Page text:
Fractional integrals and potentials.

*(English)*Zbl 0864.26004
Pitman Monographs and Surveys in Pure and Applied Mathematics. 82. Harlow: Addison Wesley Longman Ltd. xiv, 409 p. (1996).

In this research monograph the author gives a detailed and rigorous account of the analytical theory of fractional integrals, Riesz potentials and related topics in one and several dimensions, also in balls and on spheres, and corresponding integral equations of first kind. Integral equations of second kind and fractional differential equations are outside the scope of the book which consists of eight chapters.

In Chapter 1 the basic analytic tools are described (e.g., Fourier analysis, distributions and spaces of test functions, spaces of Lizorkin type). The second, rather voluminous chapter, is devoted to one-dimensional fractional integrals whose theory is fundamental for that of fractional integrals and potentials in several dimensions. The treatment comprises fractional integrals with variable upper or lower limit as well as fractional integrals with fixed limits (Riesz potentials, Feller potentials), generally with order of fractional integration as a complex number with positive real part (in some instances also with zero real part). Fourier and Mellin transforms are investigated, and the actions of the fractional integral operators on various function spaces are considered. Some further topics analyzed are relations between fractional and singular integrals, problems of restriction and extension, local properties of fractional integrals of generalized functions, in particular of finite Borel measures, composition properties (semigroup structures), to name only a few. Great attention is paid to the Marchaud method of rewriting fractional integrals by aid of generalized differences that leads to a natural way of analytic continuation to “integration” orders with negative real parts, thus to a method of inverting fractional integral operators via hypersingular integrals (fractional differentiation). The idea of truncating such hypersingular integrals near the singularity helps to find methods of regularized inversion of fractional integral operators in important function spaces and in spaces of finite Borel measures (in bounded and unbounded intervals), and the author uses the opportunity to develop the principles of locally controllable regularization. In Chapter 3 the author develops his theory of one-dimensional fractional integro-differentiation via continuous wavelet transforms, starting from the Calderón reproducing formula, and exhibits corresponding representations of fractional derivatives and integrals. In Chapter 4 begins the treatment of problems in more than one dimension, first of Riesz potentials in a multidimensional real space. Inversion formulas by means of Poisson and Gauss-Weierstrass integrals and wavelet type representations of the Riesz fractional derivative are derived. In Chapter 5 oscillatory potentials (Helmholtz and Bessel potentials) and methods to invert them are investigated. Again, continuation methods play an essential role. In Chapter 6 potentials on a half-space (one-sided Riesz and one-sided oscillatory potentials) are discussed in detail. The final Chapters 7 and 8 are devoted to Riesz potentials in a ball and to fractional integrals on a sphere, respectively.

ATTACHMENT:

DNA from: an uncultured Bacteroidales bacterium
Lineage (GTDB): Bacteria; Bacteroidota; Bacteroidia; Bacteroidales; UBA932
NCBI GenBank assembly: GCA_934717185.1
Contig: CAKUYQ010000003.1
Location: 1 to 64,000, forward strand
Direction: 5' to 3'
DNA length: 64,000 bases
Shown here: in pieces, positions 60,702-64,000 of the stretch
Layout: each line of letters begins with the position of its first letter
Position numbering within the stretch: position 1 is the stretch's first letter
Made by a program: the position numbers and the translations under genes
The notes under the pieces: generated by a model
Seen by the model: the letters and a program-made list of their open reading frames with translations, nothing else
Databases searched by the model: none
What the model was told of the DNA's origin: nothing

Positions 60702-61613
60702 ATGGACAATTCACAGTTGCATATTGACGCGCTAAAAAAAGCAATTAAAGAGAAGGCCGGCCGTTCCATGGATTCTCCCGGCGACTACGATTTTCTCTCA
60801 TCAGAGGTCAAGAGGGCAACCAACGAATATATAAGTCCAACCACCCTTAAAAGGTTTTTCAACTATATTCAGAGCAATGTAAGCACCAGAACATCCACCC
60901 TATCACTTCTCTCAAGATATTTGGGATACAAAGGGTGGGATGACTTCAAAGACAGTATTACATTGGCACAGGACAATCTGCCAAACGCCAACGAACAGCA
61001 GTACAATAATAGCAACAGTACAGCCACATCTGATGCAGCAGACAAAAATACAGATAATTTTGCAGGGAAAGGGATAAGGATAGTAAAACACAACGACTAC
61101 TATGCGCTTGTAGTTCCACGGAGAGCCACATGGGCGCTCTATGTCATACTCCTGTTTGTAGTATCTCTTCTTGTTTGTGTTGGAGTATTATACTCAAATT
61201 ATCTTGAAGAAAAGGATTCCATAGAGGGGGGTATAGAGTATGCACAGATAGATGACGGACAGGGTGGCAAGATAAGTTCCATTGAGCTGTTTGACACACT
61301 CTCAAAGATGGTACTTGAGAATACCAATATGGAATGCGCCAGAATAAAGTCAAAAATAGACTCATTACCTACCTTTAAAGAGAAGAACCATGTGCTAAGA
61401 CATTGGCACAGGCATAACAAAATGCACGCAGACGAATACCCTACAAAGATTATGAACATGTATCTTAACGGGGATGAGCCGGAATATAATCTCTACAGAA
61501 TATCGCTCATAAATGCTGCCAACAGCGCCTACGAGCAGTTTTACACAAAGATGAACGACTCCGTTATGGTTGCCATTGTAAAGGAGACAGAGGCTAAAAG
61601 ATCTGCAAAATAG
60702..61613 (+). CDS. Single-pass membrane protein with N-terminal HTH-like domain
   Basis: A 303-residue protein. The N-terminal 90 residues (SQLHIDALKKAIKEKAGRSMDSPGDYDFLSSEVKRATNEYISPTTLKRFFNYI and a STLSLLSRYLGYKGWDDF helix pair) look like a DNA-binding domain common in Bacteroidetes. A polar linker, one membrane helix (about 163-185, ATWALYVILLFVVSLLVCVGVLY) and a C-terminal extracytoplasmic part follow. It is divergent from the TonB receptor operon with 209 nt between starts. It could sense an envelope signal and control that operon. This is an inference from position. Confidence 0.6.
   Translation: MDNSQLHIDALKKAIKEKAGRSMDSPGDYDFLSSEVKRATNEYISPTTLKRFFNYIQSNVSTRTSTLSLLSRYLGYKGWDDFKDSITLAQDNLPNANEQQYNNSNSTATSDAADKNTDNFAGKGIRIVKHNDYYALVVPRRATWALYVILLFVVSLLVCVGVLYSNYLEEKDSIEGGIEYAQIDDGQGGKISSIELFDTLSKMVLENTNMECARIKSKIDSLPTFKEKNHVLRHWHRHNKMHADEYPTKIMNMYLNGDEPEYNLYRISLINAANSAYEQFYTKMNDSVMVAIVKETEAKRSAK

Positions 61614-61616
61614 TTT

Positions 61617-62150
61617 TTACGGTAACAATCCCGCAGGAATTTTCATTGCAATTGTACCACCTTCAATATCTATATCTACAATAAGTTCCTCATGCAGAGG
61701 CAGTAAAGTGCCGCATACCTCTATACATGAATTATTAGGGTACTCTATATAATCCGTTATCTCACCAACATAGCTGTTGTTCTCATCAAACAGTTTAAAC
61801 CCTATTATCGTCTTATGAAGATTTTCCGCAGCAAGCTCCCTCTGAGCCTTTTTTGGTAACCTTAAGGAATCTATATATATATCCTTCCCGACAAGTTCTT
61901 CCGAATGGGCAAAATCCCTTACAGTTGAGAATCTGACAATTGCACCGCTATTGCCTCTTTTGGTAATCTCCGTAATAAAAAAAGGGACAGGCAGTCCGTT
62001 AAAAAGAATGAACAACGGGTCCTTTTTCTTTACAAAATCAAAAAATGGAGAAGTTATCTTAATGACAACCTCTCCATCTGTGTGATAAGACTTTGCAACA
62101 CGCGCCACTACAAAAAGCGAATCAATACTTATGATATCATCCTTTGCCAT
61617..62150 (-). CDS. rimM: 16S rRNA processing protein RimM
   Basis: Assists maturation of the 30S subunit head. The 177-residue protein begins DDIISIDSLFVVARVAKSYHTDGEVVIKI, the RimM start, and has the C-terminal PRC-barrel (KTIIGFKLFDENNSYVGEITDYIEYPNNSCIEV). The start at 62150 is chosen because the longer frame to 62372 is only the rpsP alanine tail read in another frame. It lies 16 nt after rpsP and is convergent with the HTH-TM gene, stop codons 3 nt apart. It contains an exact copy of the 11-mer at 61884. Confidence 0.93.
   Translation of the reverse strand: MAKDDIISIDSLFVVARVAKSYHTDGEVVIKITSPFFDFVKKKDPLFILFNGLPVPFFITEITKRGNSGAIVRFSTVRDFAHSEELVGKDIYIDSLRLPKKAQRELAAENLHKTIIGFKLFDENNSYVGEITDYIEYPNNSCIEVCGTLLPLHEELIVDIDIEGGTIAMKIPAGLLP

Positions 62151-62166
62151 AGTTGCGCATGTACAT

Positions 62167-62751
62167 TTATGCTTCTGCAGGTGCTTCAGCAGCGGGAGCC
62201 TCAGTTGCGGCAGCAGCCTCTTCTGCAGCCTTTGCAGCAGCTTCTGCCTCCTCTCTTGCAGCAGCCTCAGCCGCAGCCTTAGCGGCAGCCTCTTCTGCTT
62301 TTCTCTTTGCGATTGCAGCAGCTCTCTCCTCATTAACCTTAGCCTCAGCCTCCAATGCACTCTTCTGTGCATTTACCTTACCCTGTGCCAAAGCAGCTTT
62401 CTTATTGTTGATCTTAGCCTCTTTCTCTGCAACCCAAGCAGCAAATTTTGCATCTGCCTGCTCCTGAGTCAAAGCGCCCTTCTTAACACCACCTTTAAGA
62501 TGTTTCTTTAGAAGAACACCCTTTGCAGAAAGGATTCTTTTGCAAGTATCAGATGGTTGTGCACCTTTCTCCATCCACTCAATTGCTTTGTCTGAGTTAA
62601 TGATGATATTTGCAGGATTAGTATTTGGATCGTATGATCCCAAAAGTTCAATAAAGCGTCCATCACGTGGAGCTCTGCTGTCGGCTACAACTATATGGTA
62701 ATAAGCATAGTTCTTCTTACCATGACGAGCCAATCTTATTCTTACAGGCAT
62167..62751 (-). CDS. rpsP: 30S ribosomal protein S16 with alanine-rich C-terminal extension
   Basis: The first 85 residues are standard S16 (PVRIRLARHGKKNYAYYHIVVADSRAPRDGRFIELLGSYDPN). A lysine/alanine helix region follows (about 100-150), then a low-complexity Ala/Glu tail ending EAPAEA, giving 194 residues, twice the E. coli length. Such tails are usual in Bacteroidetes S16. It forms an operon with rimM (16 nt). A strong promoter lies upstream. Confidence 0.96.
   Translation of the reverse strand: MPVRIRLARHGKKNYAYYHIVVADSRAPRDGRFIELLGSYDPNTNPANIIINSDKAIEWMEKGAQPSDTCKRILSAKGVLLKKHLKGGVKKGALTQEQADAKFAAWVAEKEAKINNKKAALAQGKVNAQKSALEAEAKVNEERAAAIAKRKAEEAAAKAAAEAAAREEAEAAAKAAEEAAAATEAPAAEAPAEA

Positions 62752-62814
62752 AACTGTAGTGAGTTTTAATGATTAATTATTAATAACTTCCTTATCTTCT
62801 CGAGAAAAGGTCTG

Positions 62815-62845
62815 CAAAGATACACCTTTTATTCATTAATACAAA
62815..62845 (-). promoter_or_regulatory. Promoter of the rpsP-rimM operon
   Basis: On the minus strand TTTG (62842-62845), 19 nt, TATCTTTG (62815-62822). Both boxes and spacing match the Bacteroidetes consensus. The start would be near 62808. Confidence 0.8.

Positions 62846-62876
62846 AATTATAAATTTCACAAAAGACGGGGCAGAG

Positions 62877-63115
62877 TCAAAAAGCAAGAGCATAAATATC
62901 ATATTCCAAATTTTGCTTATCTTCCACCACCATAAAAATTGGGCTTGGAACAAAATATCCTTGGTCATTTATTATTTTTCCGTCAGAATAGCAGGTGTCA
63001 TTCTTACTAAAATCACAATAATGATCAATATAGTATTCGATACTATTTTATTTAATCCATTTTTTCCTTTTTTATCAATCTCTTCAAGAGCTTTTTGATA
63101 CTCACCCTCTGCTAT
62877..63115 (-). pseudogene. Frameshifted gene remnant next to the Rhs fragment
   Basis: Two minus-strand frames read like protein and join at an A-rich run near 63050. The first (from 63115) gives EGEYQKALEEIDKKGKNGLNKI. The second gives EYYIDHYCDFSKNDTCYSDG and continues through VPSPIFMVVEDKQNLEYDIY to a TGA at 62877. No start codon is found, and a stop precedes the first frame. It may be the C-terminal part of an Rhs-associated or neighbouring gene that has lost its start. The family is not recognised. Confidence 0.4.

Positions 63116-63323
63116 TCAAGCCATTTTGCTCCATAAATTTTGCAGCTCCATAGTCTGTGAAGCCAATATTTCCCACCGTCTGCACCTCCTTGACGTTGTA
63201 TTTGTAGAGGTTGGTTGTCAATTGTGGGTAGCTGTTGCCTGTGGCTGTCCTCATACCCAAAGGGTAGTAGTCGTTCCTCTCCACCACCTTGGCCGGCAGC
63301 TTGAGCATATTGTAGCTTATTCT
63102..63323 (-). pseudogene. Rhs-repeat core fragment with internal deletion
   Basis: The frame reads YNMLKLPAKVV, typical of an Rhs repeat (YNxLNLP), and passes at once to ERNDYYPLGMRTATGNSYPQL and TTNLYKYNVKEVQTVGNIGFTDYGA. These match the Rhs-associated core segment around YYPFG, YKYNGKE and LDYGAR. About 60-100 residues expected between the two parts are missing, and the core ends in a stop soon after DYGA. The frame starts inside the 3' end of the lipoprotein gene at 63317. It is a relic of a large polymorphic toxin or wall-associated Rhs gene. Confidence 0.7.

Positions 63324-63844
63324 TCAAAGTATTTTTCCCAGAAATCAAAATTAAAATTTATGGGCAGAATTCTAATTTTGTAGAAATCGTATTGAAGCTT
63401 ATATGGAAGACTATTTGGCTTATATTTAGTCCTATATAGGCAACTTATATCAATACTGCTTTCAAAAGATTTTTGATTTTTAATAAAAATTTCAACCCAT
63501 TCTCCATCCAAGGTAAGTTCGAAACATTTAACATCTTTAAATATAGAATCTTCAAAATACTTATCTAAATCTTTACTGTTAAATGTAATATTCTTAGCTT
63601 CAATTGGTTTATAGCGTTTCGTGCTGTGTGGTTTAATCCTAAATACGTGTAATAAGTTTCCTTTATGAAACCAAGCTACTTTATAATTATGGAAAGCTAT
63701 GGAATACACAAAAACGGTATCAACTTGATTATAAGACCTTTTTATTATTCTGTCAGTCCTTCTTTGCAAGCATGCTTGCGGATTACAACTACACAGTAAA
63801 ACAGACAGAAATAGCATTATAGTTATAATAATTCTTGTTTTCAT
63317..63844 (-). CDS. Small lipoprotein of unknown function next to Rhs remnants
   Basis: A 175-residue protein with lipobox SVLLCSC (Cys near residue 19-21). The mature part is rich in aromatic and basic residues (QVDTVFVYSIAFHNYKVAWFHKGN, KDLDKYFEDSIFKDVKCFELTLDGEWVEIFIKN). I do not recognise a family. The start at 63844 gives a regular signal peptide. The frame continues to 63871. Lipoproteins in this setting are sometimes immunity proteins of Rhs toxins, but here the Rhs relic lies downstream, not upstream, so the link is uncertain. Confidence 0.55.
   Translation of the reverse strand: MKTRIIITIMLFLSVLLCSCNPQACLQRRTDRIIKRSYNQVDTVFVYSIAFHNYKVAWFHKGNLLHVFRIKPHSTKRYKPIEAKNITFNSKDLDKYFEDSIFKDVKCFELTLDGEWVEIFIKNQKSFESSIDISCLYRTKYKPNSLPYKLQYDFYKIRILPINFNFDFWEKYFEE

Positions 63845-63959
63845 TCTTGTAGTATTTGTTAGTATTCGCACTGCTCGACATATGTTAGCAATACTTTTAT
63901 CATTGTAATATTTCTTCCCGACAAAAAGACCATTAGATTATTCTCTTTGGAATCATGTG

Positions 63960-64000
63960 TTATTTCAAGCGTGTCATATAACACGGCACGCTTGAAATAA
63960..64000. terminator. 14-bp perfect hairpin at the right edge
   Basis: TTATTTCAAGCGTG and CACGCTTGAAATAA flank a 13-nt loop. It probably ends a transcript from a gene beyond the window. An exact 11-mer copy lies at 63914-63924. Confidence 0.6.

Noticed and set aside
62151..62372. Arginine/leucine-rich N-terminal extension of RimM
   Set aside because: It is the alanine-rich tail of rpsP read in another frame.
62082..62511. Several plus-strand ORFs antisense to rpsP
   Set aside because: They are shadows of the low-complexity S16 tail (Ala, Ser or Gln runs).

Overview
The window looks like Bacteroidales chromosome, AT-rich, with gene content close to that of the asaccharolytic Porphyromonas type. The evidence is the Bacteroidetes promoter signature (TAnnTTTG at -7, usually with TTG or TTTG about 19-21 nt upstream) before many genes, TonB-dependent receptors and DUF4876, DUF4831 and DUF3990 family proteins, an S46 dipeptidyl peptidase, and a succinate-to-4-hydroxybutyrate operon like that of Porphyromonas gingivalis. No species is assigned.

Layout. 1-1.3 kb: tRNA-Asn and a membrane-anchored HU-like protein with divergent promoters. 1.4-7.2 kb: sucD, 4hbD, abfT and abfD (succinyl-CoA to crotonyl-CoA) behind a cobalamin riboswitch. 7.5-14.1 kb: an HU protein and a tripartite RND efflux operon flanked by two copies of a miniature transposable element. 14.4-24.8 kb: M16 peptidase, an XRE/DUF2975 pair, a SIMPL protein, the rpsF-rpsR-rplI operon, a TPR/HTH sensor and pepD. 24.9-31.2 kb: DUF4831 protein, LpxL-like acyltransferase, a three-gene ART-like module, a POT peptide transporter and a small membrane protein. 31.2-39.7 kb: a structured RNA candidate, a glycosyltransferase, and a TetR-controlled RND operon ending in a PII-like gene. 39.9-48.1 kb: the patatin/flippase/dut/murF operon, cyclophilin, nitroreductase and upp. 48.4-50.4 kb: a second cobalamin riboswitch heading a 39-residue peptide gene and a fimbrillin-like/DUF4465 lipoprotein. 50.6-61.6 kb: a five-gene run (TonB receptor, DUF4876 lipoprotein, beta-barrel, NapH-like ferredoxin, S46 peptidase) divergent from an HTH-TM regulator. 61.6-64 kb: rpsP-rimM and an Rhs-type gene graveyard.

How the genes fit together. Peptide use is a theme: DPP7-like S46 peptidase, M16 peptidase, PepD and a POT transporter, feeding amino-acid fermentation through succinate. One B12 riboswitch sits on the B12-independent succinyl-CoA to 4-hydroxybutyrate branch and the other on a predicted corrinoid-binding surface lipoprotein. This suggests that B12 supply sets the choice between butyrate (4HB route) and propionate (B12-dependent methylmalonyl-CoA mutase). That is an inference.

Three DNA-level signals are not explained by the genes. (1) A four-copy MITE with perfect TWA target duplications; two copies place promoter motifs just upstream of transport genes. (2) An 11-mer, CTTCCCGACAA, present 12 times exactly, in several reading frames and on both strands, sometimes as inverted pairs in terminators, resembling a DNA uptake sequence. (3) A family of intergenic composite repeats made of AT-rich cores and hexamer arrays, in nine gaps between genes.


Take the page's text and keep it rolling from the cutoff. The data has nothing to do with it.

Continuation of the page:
Although even more books on fractional integration and differentiation and their applications appear on the market, the author has convincingly succeeded in writing a monograph clearly distinct from all existing ones. In an impressive manner he has condensed, reworked and coherently presented material published in many sources and also interesting nice results of his own research some of which appearing in this book for the first time. Thanks to the author’s clear notational distinction between integration and differentiation operators his work is well readable (the lack of this distinction is a big obstacle to easy and smooth study of the works of several other authors). Naturally, in the topics treated by Rubin there are intersections with the big monograph (the “bible”) by S. G. Samko, A. A. Kilbas and O. I. Marichev [Fractional integrals and derivatives: theory and applications (Russian) (1987; Zbl 0617.26004; Engl. translation 1993; Zbl 0818.26003)], but the author’s method, style and viewpoint are his own, and by this and by the amount of additional material and of new results his book is a valuable complementation to the above mentioned monograph to which he also had contributed.

Rubin’s book closes with a bibliography of 193 titles, but regrettably does not contain an index.